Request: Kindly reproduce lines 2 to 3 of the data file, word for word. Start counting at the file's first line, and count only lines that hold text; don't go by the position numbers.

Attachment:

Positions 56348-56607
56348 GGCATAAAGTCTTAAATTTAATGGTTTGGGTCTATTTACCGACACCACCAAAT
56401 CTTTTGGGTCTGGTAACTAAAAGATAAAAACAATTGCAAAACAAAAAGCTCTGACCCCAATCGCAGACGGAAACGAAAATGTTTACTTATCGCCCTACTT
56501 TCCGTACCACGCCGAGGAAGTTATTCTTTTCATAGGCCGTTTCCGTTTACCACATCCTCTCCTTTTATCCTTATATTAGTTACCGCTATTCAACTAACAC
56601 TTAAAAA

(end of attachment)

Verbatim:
56348 GGCATAAAGTCTTAAATTTAATGGTTTGGGTCTATTTACCGACACCACCAAAT
56401 CTTTTGGGTCTGGTAACTAAAAGATAAAAACAATTGCAAAACAAAAAGCTCTGACCCCAATCGCAGACGGAAACGAAAATGTTTACTTATCGCCCTACTT